Presently, a protein known to arouse blood vessel growth seems to have been found to be responsible for cell overgrowth in the development of polyps. Atleast this is what Johns Hopkins researchers claim. Polyps apparently characterize one of the most severe forms of sinusitis and typically defy all existing treatments.
Chronic sinusitis is known to be a constant irritation and inflammation of the nasal passages. Additionally, it seems to be a common condition thought to affect about one out of every six people. More so, this problem appears to have several forms with a range of severities.
One of the most severe forms supposedly produces polyps. Polyps are believed to be overgrowths of unhealthy sinus tissue that can block the nose and sinus passages and make breathing via the nose difficult or impossible. This often appears to result in pain, swelling and a raise in infections. However researchers seemed to be unsure as to how many people suffer from this subtype. It’s estimated to affect between 15 and 30 percent of sinusitis patients.
“This type of sinusitis isn’t subtle—you can spot the patients with polyps from across the room. They’re breathing through their mouths, they talk with nasal voices, they’re constantly sniffling, and their faces are swollen,” says Jean Kim, M.D., Ph.D., assistant professor in the Departments of Otolaryngology and Allergy and Clinical Immunology at the Johns Hopkins University School of Medicine, and a researcher at the Johns Hopkins Allergy and Asthma Center at the Johns Hopkins Bayview Medical Center.
Surgery to remove the polyps is known to be one of the most common treatments for this disease. But, nasal and sinus polyps in these patients nearly always appear to regrow. Furthermore, once the patient has entered the cycle of growing polyps, it could be very difficult to get out. Another common treatment is oral steroids, but these drugs appear to have been loaded with many injurious side effects and also only temporarily treat the disease.
The researchers were noted to have extensively studied sinusitis by frequently growing sinus cells isolated from patients in petri dishes. After noticing that cells from patients with polyps typically multiplied faster than cells from normal patients, they thought that cells from polyp patients may be able to produce added amounts of some type of growth factor, a protein that encourages cell growth.
In order to recognize which growth factor might be to blame, the researchers seemed to have gathered sinusitis patients with and without polyps. Subsequently, the patients were told to rinse their sinus passages with a wash solution. Further, they tested the additional for the presence of various growth factors.
The researchers found that solution from patients with polyps seemed to have contained high amounts of a substance called vascular endothelial growth factor (VEGF). VEGF is known to be a protein crucial for normal blood vessel growth. Additionally, it seems to play a key role in a variety of diseases, including cancer. More VEGF they found in a cell culture, the faster those cells appeared to have grown.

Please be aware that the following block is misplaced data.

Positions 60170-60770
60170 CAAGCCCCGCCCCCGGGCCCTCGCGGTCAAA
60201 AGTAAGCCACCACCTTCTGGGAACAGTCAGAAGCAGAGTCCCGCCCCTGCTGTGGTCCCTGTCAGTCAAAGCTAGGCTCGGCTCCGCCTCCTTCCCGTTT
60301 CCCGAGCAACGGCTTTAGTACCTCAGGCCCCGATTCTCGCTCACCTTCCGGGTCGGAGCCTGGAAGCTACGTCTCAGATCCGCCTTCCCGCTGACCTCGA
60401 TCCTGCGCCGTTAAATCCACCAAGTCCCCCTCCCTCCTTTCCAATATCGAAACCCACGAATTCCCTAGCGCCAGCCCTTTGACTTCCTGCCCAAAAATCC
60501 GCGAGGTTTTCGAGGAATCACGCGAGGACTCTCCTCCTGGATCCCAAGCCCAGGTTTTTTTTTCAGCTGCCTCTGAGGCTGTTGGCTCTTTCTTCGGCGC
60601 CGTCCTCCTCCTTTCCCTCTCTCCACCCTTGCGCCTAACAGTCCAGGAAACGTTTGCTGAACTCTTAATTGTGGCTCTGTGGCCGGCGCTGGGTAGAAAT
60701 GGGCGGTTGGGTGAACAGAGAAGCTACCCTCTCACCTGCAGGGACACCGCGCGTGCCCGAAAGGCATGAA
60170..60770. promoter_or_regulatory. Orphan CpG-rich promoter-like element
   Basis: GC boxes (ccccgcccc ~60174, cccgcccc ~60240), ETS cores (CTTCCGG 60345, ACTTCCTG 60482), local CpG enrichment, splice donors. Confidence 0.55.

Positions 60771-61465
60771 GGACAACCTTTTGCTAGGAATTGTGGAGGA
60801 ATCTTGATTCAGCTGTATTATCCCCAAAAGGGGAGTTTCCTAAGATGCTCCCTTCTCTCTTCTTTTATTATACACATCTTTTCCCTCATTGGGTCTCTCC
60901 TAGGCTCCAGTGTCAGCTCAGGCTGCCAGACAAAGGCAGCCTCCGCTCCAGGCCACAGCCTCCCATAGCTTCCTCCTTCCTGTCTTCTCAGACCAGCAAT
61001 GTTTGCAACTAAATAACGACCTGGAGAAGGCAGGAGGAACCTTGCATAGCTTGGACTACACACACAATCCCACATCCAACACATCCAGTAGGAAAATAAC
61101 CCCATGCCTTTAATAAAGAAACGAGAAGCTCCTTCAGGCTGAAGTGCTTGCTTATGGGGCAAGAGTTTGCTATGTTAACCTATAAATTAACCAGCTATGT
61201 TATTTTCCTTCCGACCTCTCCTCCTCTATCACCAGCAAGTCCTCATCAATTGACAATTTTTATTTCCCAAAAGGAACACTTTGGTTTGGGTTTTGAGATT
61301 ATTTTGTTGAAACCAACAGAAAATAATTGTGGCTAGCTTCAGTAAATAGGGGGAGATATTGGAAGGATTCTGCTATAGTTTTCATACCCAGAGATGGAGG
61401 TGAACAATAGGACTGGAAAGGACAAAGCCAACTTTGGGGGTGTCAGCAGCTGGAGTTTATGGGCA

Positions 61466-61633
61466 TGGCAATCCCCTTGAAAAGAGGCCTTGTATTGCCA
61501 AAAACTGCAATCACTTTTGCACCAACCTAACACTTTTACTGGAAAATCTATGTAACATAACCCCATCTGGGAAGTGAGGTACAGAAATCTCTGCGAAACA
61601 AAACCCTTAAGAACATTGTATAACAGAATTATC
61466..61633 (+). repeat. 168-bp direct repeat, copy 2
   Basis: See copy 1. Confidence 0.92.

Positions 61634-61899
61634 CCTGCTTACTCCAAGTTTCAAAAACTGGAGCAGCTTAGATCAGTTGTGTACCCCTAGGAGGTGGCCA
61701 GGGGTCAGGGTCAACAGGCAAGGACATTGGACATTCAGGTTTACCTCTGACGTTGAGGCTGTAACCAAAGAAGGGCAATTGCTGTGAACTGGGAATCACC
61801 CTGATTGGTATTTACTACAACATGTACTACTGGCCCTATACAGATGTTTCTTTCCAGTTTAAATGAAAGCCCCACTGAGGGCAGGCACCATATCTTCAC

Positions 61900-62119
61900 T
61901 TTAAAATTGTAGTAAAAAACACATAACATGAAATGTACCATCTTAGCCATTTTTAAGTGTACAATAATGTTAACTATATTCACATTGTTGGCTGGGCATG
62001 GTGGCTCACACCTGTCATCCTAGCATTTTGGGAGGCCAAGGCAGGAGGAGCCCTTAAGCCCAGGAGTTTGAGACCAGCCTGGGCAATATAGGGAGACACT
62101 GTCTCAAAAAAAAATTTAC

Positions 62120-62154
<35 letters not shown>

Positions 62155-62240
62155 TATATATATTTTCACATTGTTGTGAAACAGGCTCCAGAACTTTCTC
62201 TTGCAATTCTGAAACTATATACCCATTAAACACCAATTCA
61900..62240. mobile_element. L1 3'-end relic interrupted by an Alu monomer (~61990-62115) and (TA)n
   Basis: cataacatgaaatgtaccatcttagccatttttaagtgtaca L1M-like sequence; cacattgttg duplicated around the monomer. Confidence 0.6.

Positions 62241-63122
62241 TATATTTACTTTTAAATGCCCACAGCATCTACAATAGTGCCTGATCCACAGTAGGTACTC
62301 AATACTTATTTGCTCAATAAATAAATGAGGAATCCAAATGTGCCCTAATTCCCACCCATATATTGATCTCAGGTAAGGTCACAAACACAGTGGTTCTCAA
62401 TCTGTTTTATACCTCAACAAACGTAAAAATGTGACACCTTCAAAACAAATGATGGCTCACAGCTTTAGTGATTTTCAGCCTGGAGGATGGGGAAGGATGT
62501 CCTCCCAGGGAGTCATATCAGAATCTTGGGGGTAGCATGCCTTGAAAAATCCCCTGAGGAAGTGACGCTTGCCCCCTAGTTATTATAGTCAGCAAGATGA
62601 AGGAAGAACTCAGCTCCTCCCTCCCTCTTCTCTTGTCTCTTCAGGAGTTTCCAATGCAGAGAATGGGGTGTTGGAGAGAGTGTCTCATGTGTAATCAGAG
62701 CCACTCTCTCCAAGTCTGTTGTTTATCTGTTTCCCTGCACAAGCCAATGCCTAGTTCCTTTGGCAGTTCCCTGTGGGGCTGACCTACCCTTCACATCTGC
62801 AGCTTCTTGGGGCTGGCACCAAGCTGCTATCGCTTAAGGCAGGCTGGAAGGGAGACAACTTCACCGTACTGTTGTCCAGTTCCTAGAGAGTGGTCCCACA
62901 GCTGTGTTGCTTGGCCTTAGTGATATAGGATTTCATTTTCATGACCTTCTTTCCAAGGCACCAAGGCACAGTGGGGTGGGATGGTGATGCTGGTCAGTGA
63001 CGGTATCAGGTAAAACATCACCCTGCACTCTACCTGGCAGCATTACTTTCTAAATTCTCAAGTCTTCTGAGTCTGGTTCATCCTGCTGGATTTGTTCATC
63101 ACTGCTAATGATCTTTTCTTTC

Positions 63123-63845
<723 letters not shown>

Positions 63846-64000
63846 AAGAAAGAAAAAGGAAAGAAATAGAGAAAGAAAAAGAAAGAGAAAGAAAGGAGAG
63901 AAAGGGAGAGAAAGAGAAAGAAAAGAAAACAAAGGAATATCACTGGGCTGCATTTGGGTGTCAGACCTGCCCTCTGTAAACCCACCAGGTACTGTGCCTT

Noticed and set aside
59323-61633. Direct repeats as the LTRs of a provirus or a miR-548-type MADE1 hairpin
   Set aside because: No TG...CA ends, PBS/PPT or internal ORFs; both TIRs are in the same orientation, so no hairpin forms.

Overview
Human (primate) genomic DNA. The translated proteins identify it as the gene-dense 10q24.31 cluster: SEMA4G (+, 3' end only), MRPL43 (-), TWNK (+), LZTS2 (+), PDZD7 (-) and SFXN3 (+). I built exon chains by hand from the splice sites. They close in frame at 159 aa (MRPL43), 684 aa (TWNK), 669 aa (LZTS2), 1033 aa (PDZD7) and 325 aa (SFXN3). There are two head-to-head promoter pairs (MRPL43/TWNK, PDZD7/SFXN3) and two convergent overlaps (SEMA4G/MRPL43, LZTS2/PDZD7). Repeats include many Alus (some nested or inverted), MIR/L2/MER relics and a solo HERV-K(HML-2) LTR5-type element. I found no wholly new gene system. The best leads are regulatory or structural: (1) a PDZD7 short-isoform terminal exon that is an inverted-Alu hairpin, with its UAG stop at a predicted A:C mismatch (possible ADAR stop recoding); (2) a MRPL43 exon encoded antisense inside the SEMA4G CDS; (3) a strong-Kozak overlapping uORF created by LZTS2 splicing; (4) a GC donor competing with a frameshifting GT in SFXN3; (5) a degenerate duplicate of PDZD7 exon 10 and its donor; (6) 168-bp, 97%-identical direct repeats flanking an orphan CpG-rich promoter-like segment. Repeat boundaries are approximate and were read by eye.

To further examine whether this protein is present not only in the sinus passages but also in the sinus tissue, Kim along with her colleagues was noted to have made use of a stain. This stain apparently highlights VEGF on sinus tissue removed from polyp-producing patients and those with other types of sinusitis.
Kim was of the opinion that the stained tissue from polyp patients ‘lit up very dramatically, like a city skyline’, while the tissue from other patients showed little to no staining. These findings confirmed that the sinuses of patients with polyps seemed to be overproducing VEGF. However, the researchers still weren’t sure that VEGF was instigating cell overgrowth seen in polyps.
Looking for a cause-and-effect relationship, they were believed to have treated cells isolated from sinusitis patients with agents that inhibit VEGF production and action. The cells from polyp-producing patients could perhaps have slowed their growth rate to match that of normal patients.
“It’s a strong indicator that VEGF is indeed responsible for the over-exuberant cell growth that contributes to polyp development,” says Kim.
The research findings suggest that doctors may ultimately treat sinusitis in patients with polyps via therapies that lessen VEGF in sinus tissues. They anticipate that in the future, they could possibly have a nasal spray with an anti-VEGF agent in it.
The findings also suggest a novel way of predicting which patients will go on to develop polyps. Moreover, they may also simplify tracking the progression of the disease, a process which now relies on repeated CT-scans, which expose patients to radiation.
Since many patients with polyps already make use of sinus washes to ease their symptoms, doctors could perhaps be able to use any VEGF present in the extra from these washes as a marker for the disease and its severity. Also, these findings may give scientists a novel target for developing new therapies to treat this form of the disease.
The findings of the research have been published in the American Journal of Respiratory and Critical Care Medicine.